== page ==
Bradley Keoun covers markets and finance for TheStreet.
A former reporter and editor for Bloomberg News in New York and Mexico City, he covered the financial crisis of 2008 and has written about U.S. banks, the energy industry and emerging markets.
Keoun, who previously worked for the Gainesville (Fla.) Sun and Chicago Tribune, has a master's in journalism from the University of Florida and a bachelor's in electrical engineering from Duke University. You can reach him at firstname.lastname@example.org and follow him on Twitter @liqquidity.
President Donald Trump has escalated his trade war with China over allegedly unfair practices. But guess what else is escalating? American consumers' costs for goods imported from China.
The Federal Reserve releases minutes from a closed-door two-day meeting that monetary-policy officials held in Washington on April 30 and May 1. The discussion preceded their decision to hold official U.S. interest rates steady in their current range of 2.25% to 2.5%.
The U.S. unemployment rate is at 3.6%, its lowest since December 1969, but a scarcity of workers hasn't translated to a surge in consumer prices. But a top Federal Reserve official in Dallas suggests that the slow pace of increases might be due to rising competition from online businesses, not to mention the extra transparency on pricing.
Some traders have speculated that China might liquidate its $1.1 trillion of U.S. Treasury bonds as a way of striking back against President Donald Trump's tariffs on imports from the country. But such a scenario might hide the real urgency: The Chinese government might need the cash, according to the wealth manager deVere Group.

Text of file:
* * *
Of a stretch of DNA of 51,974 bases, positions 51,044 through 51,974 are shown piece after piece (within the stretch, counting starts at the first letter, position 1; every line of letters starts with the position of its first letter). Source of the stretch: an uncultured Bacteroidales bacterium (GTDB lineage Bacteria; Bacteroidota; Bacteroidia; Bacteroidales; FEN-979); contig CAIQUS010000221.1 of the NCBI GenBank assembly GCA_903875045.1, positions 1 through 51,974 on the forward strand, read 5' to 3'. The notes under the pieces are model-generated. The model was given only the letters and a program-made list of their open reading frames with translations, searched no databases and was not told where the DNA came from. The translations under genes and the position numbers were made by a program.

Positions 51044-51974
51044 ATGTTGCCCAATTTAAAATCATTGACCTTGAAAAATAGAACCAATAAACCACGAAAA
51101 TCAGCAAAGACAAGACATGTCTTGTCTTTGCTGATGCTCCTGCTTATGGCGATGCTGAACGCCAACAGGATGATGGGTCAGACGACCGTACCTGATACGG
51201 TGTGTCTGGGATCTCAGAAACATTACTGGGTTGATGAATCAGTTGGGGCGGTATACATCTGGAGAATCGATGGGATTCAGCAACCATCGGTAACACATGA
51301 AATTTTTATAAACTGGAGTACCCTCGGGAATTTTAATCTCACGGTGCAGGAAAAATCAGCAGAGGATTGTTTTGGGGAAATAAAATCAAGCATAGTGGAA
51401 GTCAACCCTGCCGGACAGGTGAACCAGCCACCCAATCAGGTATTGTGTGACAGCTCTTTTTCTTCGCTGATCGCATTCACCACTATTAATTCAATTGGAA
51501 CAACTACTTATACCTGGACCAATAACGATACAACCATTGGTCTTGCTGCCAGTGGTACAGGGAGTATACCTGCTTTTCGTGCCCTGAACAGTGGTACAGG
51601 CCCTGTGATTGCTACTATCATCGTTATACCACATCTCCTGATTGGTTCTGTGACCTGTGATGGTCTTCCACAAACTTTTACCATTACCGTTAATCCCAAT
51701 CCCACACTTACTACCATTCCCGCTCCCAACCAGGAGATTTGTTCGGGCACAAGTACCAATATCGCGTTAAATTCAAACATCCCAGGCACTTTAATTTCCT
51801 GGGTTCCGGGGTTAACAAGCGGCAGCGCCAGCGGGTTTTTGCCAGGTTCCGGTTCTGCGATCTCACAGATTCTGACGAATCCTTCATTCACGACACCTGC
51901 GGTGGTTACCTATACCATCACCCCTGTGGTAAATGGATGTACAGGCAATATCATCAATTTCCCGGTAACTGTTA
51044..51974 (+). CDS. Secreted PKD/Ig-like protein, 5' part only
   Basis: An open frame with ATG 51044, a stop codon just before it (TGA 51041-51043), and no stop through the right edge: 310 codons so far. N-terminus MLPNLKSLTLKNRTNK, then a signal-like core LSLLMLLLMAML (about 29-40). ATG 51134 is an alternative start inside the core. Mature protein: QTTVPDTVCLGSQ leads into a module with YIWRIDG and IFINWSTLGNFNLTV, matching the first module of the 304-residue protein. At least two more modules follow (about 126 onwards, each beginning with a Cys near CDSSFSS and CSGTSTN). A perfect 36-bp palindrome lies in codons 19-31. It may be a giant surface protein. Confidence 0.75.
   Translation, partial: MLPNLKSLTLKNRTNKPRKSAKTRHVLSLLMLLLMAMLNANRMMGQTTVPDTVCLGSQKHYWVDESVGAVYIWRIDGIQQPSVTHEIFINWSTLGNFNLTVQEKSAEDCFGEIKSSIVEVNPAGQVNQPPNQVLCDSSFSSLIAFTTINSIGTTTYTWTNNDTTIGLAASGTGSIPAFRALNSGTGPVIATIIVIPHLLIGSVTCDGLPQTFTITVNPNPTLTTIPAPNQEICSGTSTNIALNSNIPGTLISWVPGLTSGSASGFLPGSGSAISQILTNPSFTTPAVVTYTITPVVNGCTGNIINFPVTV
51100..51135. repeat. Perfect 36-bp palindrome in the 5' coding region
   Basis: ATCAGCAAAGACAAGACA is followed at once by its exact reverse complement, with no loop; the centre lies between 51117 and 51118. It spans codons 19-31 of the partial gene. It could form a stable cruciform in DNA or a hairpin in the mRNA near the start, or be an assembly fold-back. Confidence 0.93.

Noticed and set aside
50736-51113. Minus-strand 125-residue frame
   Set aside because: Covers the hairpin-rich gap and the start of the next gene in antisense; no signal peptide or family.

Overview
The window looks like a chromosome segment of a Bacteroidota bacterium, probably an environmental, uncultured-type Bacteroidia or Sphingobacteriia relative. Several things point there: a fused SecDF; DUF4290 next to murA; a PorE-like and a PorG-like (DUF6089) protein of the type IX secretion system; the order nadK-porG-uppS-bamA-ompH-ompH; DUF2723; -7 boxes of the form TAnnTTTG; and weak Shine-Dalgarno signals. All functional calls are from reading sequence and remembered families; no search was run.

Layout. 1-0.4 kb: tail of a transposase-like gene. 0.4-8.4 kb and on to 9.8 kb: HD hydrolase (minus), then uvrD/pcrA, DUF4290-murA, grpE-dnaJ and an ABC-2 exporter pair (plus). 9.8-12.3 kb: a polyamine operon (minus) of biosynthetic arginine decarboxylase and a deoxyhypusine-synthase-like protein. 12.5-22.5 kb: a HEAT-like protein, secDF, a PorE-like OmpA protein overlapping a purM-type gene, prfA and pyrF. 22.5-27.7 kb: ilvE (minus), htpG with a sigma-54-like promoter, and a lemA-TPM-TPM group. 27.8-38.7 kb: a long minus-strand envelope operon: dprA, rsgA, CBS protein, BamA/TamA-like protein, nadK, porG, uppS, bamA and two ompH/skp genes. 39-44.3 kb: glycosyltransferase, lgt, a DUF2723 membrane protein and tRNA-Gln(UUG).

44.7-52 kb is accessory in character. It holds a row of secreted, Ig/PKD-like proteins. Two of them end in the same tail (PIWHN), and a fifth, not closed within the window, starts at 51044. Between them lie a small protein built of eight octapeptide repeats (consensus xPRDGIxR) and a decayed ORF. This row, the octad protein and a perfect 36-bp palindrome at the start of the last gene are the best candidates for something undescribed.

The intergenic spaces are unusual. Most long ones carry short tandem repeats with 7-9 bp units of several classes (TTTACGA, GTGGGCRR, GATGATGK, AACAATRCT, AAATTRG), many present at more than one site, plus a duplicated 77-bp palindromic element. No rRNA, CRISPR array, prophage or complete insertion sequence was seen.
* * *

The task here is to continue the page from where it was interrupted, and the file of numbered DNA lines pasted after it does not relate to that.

Goldman Sachs doesn't make many acquisitions, but when it does buy a company, the founders often end up working at the Wall Street firm, as appears to be the case for Joe Duran, founder of United Capital.
Bitcoin falls by 11% to about $7,000 after a trade on a London-based exchange triggered a cascade of selling by other investors, according to the blog ZeroHedge.
A rapid increase over the past decade in the amount of loans taken out by corporations with poor credit ratings could come back to haunt U.S. banks, Comptroller of the Currency Joseph Otting warns.
The Census Bureau says U.S. retail sales in April unexpectedly slipped by 0.2% from March. Economists had projected an increase of 0.2%.
With the U.S. inflation rate lagging well below the Federal Reserve's 2% target, President Donald Trump's increased tariffs on Chinese imports could push up consumer prices -- by a lot. A recent study puts the estimate at $2,300 annually for a U.S. family of four.
The five biggest U.S. private-equity firms have raised almost $350 billion of 'dry powder' from pension funds, foreign governments and other institutional investors that must now be spent on everything from corporate acquisitions to business loans and real estate. The problem is, the assets have gotten too expensive.
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